Any Questions: GDPR; Restrictive Covenants; Policies and Procedures; Disciplinary IssuesPosted in : 'Any Questions' Webinar Recordings on 13 December 2017
Scott: Welcome everybody to the fourth webinar of the series with O'Reilly Stewart Solicitors where we're dealing with questions from customers and clients about employment law issues, the "Any Questions?" webinar. This is the last one of 2017. As of next year we're going to be changing time and day. We're moving from Wednesday at 12:00, and we're going to be on the first Friday of the month at 11:00 in the mornings. So you can grab a cup of tea with your colleagues. And send us some questions, listen in, use it as a kind of group CPD event if you like.
But today we're going to be looking at some questions that were sent in either live today or indeed previously to either me or to Seamus. So I'll just point out, Seamus got a question about holiday pay. We're going to be dealing with holidays today from a client. And he will get back to you directly. You know who you are, and he will deal with that later on.
Questions this month include:
Q. Will employers be held vicariously liable if an angry ex-employee commits a data breach and decides to post personal data online?
We're going to start off today with data protection. So Seamus, the question here is about a fairly well-reported case of Morrisons supermarket. The employer has been held liable for a data breach committed by a disgruntled employee. And that hardly seems fair on the company. Could you explain how this came about? And does it mean all employers could be held liable to compensate employees and customers if an angry ex-employee decides to post personal data online?
Seamus: Certainly Scott, good afternoon. This was case that was relating to Morrisons supermarket. It has been well reported. But the background to it was that the employee was Andrew Skelton and he was 43. This was based at around the Liverpool area in terms of Morrisons. And that he was employed in a fairly senior position of Senior Internal Auditor.
And the circumstances had arisen where there was some disciplinary proceedings taken against the employee that was reported to do with legal haze. And another advance of the employee exiting his position he had an unfortunately taken data including bank and salary details of nearly 100,000 staff at Morrisons.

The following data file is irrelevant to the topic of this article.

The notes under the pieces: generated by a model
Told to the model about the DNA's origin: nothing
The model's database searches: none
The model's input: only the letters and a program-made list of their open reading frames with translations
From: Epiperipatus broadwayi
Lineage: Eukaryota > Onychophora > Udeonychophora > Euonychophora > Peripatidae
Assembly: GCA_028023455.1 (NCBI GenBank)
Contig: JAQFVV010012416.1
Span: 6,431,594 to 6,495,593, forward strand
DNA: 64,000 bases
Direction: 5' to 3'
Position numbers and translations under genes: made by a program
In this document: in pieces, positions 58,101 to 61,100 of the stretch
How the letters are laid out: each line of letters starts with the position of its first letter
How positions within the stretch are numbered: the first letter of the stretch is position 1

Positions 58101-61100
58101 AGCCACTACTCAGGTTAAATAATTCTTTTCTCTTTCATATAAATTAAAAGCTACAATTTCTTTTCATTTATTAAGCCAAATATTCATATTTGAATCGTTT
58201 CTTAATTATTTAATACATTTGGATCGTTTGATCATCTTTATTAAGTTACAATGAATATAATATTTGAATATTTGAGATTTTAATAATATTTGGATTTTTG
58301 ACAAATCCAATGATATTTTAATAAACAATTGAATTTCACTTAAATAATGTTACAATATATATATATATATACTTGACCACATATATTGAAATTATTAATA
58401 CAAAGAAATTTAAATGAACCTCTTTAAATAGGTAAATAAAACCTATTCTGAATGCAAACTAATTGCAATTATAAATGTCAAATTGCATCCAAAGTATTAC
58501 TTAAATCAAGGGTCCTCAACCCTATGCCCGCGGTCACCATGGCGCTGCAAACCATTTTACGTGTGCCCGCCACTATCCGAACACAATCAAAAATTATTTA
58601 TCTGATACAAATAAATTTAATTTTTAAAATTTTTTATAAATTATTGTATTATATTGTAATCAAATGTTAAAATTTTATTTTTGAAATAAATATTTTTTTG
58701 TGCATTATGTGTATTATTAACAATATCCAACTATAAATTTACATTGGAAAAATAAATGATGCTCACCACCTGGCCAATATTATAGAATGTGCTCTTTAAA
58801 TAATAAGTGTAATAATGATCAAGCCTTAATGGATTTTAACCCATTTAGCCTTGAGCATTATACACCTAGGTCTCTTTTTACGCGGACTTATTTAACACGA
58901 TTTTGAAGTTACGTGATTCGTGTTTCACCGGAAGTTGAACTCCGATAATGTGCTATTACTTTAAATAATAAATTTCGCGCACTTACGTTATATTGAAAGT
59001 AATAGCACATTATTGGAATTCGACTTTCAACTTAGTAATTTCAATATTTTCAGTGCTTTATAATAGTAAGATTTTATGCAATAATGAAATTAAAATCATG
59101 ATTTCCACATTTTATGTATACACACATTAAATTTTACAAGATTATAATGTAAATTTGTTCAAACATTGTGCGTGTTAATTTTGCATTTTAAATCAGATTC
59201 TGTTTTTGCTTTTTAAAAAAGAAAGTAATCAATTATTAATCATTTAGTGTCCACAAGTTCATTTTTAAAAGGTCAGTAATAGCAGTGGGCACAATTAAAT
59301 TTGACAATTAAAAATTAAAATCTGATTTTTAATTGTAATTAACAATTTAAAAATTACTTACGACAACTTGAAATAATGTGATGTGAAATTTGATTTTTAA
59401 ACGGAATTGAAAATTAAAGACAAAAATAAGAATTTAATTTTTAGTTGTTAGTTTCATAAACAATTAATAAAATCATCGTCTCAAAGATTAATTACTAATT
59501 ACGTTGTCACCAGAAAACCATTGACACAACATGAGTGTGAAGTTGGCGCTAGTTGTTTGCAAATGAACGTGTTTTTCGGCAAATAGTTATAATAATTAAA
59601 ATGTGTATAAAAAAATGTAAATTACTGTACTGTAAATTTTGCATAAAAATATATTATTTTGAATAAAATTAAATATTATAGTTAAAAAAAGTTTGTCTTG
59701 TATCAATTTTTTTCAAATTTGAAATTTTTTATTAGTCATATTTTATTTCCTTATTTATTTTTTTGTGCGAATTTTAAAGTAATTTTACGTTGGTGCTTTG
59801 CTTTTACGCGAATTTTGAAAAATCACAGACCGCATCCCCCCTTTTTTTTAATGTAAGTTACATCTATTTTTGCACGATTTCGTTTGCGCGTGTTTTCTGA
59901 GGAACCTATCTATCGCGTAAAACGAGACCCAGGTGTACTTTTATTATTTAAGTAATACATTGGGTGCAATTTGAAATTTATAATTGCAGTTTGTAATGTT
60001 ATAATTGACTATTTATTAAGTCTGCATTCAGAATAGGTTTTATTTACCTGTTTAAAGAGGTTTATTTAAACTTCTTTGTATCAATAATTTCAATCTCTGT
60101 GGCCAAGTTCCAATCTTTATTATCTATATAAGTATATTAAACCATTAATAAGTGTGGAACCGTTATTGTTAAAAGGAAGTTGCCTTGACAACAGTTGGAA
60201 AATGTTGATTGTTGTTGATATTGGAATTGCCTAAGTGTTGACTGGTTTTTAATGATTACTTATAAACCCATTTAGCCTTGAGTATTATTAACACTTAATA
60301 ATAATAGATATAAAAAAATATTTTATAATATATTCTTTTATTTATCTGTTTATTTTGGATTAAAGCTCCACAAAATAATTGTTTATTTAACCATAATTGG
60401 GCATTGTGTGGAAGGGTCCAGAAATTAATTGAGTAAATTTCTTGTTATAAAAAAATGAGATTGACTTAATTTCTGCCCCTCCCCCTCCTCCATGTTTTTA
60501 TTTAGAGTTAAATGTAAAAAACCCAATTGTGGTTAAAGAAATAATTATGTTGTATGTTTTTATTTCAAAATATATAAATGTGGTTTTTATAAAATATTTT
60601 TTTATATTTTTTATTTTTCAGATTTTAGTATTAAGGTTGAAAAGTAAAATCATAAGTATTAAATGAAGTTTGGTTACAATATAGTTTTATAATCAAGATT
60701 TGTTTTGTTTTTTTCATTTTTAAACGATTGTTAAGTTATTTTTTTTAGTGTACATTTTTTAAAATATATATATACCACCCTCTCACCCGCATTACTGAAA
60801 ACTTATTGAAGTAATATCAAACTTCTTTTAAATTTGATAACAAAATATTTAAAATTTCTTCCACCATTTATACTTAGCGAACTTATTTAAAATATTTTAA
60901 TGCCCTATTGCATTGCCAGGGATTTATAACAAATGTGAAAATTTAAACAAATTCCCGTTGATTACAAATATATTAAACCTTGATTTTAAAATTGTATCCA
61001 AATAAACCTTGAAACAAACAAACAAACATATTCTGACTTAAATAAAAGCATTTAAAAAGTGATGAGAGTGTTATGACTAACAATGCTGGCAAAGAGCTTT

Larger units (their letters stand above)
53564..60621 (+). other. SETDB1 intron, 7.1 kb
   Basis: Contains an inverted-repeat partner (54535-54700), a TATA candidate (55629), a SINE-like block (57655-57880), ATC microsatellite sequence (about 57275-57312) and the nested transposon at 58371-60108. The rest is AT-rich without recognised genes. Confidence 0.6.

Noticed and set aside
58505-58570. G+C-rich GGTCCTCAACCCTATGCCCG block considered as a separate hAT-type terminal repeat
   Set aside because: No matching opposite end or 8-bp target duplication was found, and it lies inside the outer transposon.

With that information, he proceeded to post that online, and he sent it to a number of newspapers so that they would report that this was capable of happening within Morrisons. And following that the employees were made aware, and they subsequently took a class action in the court system.
And so with a total of 5,518 former and current employees of Morrisons, and they were saying that essentially Morrisons was responsible for the breach. And for the breach of their privacy, their confidentiality and their data protection, and they're seeking compensation for upset and distress as a result of that. And so we then turn to the court outcome in relation to it.
Now the court were very clear that the employee Mr. Skelton had acted in a deliberate manner to do this. It wasn't a situation where there had been a breach by mistake or by accident. This was a deliberate set of circumstances by this employee who was disgruntled. So there was no doubt that there was an element of responsibility with the employer. And my understanding is the employee... there was a jail sentence that was given in relation to his actions.
But interestingly, as we know, this was a circumstance that happened at Morrisons. They are the employer and that the court found that they were the vicariously liable. Decided they weren't primarily liable and they ruled that there was no breach of data protection, but they said that the Morrisons had the responsibility for keeping personal data secure. And that the responsibility for confidentiality lies with the organization. And really it looked at and focused at as to how Morrisons protected the data, and protected the rights of their employees.